En 2014, le Tribunal canadien des droits de la personne a clos ses audiences dans une affaire de droits de la personne qui fera jurisprudence et qui risque d'avoir d'importantes répercussions à long terme sur le financement des programmes et services dans les réserves, y compris dans les domaines de la santé et de l’éducation.
Je vous remercie de prendre le temps de lire notre rapport annuel au Parlement de 2014.
In 2014, the CHRC released the Report on Equality Rights of Women. It provides a national portrait of how adult women are faring in Canadian society compared to adult men.
The report is based on data collected by Statistics Canada in a number of surveys conducted between 2005 and 2011. It charts well-being across seven dimensions: economic well-being; education; employment; health; housing; justice and safety; and political and social inclusion.
Human rights law is meant to protect everyone in Canada from discrimination, but can everyone access these protections? This question is of particular concern in relation to Aboriginal people.
The murder of a 15-year-old Aboriginal girl in Winnipeg this past summer, and the assault and near drowning of another Aboriginal teen in the same city only a few months later shocked the nation and catapulted the issue of violence against vulnerable Aboriginal women and girls into the spotlight as never before. (Read the CHRC statement on the death of Tina Fontaine.)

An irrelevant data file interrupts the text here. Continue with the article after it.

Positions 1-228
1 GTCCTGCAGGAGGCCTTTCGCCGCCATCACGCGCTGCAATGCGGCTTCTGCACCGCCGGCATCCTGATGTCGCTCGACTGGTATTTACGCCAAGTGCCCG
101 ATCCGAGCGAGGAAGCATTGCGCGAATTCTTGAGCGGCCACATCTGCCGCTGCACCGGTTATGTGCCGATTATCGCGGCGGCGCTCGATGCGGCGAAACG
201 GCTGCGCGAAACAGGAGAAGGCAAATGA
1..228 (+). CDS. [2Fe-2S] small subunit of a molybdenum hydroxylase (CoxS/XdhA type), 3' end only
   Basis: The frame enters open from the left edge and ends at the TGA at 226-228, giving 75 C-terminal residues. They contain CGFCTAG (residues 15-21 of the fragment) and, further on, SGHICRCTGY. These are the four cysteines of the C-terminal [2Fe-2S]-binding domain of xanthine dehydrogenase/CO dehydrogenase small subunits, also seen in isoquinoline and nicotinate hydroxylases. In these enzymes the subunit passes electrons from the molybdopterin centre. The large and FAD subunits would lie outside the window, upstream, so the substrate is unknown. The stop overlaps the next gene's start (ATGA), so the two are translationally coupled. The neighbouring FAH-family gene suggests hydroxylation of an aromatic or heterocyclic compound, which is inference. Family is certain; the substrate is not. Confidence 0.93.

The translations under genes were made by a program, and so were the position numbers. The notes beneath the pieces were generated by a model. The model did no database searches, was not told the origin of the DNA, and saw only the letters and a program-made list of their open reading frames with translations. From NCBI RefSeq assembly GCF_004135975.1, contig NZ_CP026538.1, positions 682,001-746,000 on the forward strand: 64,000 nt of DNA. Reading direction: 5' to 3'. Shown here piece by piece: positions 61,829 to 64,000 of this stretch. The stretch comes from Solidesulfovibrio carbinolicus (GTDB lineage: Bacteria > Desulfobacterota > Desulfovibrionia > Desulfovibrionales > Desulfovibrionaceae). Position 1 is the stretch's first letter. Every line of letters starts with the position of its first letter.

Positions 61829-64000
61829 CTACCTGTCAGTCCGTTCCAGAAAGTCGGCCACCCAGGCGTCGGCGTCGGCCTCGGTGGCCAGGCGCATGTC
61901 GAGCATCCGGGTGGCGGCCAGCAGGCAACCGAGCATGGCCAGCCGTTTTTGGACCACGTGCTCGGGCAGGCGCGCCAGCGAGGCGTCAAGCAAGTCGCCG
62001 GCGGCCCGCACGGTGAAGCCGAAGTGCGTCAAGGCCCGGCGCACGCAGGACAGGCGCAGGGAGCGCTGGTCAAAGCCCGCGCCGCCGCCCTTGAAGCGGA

In 2014, the Canadian Human Rights Tribunal concluded hearings in a landmark human rights case that could have important long-term consequences on federal government funding for on-reserve programs and services including healthcare and education.
The complaint, filed by the First Nations Child and Family Caring Society of Canada and the Assembly of First Nations, alleges that Ottawa under-funds child welfare services on reserves, depriving vulnerable and disadvantaged First Nations children of core benefits that are readily accessible in off reserve communities.
Reconciliation with Aboriginal People is important for all
As published in the Winnipeg Free Press, March 26, 2014.
It should not surprise Manitobans to learn, as the province's auditor general and Statistics Canada each reported last week, our prisons are full to the brim and the overwhelming majority of prisoners (70 per cent) are aboriginal. Ask any Winnipegger why this is so, and you're likely to hear more frustration and finger-pointing than empathy.